*A Pocketalker. A simple and low-cost device for one-on-one conversation with someone with hearing loss. PocketTalker is the Williams Sound brand. Others are available.

Do something good for your favorite HOH and for HOH’s everywhere.

*HLAA Membership. Give your loved one a membership in the Hearing Loss Association of America, or make a donation in their name. You’ll be helping support HLAA’s mission of “information, education, support, and advocacy,” and introducing them to a world of people with hearing loss. “Hearing Life” magazine is a bi-monthly bonus.

 

Readers, what are your suggestions for HOH gifts you’d like to give or get?

 

For more about hearing health, my book “Smart Hearing.” will tell you everything I know about hearing loss, hearing aids, and hearing health.Smart Hearing Cover final

You can get it online at Amazon or Barnes & Noble, in paperback or ebook for Kindle or Nook. You can also ask your library or favorite independent bookstore to order it.

 

 

 

 

 

 

 

 

 

 

13 thoughts on “Holiday Gifts for the HOH

  1. Thank you for your recommendations. I read Deaf Sentence several years ago and loved it. I just ordered El Deafo, which I will show to my grandchildren, who may be a bit old for it. I may also donate it to the school where my daughter works.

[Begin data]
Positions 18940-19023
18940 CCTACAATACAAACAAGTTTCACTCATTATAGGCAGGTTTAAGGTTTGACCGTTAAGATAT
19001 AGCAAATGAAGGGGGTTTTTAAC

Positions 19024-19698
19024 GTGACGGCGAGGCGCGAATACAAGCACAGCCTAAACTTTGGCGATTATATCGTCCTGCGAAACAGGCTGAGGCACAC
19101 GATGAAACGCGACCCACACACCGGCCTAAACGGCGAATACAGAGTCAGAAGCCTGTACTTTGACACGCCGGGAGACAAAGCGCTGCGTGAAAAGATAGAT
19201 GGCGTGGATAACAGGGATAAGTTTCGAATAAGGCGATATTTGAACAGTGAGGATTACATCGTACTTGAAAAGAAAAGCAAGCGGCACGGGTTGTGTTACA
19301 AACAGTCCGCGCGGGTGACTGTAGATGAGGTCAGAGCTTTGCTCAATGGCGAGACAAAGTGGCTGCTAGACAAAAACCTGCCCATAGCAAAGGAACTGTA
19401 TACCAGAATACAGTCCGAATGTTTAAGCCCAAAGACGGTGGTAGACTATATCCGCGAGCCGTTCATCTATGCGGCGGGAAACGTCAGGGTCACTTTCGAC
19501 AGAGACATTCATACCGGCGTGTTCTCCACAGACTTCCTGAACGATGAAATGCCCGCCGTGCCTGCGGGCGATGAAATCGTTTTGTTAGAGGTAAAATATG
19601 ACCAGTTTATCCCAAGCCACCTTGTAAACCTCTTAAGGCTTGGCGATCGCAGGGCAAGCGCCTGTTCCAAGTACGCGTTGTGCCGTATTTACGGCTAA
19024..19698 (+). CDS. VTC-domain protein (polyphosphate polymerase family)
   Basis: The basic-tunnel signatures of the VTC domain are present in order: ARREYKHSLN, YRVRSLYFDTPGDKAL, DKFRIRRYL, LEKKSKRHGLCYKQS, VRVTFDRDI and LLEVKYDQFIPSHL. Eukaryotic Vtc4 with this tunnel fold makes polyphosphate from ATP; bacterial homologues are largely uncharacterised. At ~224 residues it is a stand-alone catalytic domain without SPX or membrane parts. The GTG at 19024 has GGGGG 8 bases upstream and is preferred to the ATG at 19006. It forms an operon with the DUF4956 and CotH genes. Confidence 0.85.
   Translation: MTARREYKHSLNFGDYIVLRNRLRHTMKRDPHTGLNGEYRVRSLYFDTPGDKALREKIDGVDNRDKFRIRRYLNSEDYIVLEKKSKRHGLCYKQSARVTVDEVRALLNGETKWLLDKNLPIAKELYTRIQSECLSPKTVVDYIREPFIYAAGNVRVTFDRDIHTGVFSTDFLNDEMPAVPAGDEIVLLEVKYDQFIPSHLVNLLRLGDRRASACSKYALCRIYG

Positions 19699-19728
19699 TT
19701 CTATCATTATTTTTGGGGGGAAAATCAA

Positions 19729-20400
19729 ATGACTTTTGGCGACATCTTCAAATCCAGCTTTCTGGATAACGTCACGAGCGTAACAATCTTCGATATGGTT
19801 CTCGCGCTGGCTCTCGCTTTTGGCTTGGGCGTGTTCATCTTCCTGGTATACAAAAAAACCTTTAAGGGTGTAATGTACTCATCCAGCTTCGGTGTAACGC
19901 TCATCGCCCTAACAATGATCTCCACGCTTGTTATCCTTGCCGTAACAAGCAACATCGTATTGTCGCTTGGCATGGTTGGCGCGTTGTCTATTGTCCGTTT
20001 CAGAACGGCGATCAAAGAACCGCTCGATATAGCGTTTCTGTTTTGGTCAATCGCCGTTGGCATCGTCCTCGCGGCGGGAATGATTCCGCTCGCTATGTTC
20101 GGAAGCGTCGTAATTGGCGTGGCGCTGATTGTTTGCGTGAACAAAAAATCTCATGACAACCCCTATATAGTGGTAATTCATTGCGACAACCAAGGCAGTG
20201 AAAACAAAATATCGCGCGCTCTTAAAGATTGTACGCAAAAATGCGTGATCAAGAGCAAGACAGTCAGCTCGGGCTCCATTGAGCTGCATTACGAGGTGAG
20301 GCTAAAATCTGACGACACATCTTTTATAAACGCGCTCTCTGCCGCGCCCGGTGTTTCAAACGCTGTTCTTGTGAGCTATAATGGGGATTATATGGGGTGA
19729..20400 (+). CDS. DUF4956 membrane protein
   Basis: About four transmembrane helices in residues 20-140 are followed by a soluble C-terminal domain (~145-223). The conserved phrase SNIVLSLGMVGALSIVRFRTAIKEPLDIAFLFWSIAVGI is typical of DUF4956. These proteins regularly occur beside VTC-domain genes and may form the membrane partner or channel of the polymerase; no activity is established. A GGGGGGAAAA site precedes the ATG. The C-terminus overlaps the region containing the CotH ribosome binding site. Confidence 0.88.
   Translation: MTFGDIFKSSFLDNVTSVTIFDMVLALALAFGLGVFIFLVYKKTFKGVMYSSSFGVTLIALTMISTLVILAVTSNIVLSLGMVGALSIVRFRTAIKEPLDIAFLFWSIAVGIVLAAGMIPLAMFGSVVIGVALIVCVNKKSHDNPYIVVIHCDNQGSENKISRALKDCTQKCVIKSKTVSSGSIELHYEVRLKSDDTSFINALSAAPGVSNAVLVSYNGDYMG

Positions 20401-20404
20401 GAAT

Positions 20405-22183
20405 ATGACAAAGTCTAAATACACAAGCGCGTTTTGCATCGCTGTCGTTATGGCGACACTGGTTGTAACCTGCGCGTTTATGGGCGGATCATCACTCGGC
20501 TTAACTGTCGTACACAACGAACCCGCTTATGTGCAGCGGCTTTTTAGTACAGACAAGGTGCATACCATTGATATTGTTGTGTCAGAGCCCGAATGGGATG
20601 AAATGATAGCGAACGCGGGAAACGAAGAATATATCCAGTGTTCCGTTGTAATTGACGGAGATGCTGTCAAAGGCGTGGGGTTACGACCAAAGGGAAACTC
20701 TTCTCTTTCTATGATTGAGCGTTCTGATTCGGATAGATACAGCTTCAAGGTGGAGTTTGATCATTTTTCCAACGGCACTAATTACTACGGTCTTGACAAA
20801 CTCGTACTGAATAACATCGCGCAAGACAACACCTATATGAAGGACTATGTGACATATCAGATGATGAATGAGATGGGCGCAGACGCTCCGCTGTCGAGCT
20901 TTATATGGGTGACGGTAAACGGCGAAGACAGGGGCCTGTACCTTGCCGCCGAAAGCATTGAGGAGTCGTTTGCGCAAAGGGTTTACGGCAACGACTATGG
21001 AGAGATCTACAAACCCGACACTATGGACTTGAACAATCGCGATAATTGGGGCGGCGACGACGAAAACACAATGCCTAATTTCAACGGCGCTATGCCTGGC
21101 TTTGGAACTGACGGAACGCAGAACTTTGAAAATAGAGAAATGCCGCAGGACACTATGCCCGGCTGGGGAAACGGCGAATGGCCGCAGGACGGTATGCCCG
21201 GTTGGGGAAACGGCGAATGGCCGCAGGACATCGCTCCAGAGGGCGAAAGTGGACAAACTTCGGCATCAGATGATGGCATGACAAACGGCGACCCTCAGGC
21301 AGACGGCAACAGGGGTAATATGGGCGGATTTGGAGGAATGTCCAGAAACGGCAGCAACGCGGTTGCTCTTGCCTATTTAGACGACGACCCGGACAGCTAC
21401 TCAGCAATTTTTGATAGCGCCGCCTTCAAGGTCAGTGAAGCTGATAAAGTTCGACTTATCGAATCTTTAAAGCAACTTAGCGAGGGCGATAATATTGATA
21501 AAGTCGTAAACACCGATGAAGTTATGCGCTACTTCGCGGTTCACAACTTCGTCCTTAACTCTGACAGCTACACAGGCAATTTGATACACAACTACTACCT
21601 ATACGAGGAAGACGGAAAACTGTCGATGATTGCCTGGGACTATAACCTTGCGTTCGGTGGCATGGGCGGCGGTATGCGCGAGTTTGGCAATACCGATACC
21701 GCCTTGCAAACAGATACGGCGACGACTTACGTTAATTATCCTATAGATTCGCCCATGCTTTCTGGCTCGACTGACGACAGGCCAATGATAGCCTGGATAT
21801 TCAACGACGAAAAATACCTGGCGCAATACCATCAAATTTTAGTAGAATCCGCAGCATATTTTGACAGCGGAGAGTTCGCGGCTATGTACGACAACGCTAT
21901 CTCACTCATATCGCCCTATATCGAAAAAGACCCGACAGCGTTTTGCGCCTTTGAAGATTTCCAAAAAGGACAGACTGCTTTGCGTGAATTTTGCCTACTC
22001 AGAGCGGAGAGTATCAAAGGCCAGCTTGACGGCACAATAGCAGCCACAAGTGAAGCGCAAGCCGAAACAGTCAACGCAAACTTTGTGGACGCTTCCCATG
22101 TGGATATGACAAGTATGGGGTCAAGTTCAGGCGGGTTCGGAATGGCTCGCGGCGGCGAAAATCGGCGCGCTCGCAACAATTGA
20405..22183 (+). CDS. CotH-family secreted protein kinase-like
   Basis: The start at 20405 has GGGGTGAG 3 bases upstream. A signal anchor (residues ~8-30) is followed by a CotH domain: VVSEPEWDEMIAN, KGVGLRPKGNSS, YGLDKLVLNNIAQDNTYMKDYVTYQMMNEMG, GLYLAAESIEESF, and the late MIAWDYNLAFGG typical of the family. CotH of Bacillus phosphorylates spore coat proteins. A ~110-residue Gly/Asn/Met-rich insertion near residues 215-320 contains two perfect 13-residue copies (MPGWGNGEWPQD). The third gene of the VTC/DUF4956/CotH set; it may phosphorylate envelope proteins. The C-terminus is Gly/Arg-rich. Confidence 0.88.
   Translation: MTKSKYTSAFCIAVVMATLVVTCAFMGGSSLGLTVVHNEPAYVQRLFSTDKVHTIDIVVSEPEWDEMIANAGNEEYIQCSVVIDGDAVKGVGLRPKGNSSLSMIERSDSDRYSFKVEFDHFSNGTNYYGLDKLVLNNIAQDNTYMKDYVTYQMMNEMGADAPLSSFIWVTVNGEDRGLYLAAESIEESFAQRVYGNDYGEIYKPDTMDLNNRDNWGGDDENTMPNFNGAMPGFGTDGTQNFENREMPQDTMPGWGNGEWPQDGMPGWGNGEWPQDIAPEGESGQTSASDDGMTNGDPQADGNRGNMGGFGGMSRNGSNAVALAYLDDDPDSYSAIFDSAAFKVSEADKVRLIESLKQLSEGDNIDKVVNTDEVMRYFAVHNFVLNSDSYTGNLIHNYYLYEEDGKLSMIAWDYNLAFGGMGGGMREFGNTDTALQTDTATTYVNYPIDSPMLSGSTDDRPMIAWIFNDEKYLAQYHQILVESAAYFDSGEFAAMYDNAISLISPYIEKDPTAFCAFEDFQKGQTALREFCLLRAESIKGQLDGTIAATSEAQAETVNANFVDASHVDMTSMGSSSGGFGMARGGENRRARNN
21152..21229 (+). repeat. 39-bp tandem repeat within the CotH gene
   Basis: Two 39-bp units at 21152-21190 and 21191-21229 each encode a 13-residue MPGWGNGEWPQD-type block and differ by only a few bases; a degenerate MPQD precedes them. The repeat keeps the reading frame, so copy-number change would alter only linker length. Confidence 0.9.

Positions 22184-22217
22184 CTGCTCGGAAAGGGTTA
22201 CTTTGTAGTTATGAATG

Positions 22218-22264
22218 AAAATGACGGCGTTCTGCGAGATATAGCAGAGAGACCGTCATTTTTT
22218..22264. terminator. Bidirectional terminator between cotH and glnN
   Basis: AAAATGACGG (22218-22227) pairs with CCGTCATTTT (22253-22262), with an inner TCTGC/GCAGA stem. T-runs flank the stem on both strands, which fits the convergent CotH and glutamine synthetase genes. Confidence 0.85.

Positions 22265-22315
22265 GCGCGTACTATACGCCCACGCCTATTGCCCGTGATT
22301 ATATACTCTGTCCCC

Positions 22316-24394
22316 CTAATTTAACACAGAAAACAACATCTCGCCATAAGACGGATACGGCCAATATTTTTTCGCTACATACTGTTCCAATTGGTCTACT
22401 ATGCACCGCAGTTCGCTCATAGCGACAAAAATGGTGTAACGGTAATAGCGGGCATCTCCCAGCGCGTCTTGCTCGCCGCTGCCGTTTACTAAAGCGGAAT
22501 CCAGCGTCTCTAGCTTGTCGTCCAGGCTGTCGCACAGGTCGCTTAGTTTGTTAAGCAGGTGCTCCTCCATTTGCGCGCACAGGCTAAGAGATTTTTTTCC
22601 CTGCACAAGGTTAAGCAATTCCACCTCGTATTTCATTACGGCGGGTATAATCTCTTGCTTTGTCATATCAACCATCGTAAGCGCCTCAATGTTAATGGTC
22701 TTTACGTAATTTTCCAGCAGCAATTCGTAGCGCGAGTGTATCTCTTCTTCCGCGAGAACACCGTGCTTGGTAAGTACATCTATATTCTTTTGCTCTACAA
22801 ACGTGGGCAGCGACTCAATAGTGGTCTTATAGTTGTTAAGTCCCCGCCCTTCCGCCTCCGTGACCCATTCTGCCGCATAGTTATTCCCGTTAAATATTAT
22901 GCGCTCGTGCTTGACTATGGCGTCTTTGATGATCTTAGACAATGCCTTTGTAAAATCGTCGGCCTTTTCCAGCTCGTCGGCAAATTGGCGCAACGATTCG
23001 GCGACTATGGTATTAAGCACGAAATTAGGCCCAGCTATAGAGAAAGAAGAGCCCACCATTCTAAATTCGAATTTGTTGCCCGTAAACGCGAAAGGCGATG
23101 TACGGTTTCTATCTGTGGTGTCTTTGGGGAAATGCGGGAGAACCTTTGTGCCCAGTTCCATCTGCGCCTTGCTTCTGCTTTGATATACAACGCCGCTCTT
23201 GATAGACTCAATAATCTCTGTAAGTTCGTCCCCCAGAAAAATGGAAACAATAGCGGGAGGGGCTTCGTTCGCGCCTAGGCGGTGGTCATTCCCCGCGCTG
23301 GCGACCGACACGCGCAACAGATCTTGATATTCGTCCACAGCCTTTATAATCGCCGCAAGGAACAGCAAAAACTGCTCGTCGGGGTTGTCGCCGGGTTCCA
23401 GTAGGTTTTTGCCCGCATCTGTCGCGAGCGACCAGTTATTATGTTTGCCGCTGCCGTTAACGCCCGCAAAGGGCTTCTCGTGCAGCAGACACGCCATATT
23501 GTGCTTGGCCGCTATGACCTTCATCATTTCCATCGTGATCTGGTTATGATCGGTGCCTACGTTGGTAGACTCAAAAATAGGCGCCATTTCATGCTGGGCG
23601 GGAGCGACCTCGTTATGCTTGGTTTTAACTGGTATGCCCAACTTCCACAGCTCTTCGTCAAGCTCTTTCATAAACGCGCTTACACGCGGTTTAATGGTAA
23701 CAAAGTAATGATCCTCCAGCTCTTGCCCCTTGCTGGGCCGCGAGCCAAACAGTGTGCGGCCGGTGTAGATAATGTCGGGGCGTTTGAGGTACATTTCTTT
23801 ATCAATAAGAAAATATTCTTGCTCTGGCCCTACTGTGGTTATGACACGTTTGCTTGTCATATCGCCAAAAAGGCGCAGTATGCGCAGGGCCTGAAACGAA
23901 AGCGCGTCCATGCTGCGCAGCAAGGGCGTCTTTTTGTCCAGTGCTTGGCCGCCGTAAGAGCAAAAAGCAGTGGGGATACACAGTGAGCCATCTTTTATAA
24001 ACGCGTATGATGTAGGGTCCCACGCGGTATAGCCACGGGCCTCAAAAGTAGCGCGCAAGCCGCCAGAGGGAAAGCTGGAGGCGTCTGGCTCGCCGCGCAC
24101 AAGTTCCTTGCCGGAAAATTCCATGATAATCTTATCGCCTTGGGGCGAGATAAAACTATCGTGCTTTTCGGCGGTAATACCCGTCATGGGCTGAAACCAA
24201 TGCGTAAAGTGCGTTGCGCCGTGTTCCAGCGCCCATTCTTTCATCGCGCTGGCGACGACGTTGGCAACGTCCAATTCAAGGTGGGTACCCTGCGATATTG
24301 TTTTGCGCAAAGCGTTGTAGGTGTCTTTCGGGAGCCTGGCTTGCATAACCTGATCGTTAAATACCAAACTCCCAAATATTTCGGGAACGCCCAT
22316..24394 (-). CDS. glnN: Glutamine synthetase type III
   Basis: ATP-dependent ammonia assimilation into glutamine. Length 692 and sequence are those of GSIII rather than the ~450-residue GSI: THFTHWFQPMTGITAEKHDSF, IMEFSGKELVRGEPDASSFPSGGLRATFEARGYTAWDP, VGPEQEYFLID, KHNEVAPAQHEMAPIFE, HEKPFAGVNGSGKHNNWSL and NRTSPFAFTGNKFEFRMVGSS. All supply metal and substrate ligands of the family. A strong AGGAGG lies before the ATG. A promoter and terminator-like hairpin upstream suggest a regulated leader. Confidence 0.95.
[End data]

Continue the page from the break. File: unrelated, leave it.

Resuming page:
Jon

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  2. This is a GREAT list, Katherine, both the books and the objects!
    Another favorite of mine is Colin Dexter’s “The Silent World of Nicholas Quinn”, a delightful Inspector Morse mystery. See also the DVD. Dexter himself was deaf; he left teaching for an office job in academia and writing. Most of his books have at least a moment or two in which HOH plays a role. I LOVED El Deafo and have recommended it to adults. The doorbell idea is great, too–they have various uses. And everyone just entering this territory needs a Pocketalker! Thanks for the great column, Katherine, and Happy Holidays!

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  3. Most of my reading about hearing loss is from journal articles, but here are some other books that might be of interest:
    “Song Without Words: Discovering My Deafness Halfway Through Life” by Gerald Shea
    “Made to Hear: Cochlear Implants and Raising Deaf Children” by Laura Mauldin
    “The Universal Sense: How Hearing Shapes the Mind” by Seth Horowitz

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    • I’ve read Gerald Shea’s book, and Seth Horowitz reviewed Shouting Won’t Help when it came out in 2013. I’m not familiar with Laura Mauldin, but than you for suggesting all of these. My book Smart Hearing has a long list of books of interest to those in the hearing-loss community, under “resources” in the back.

      Liked by 1 person

  4. I remember liking Hear Again by Arlene Romoff, and Rebuilt by Michael Chorost. Both books are about the experience of getting an implant.

    Jon

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  5. As a retired founder and president emeritus of a Hearing Loss Association chapter in Florida, I’d like to comment most favorably on following Katherine Bouton blogs. I highly recommend her blogs to others.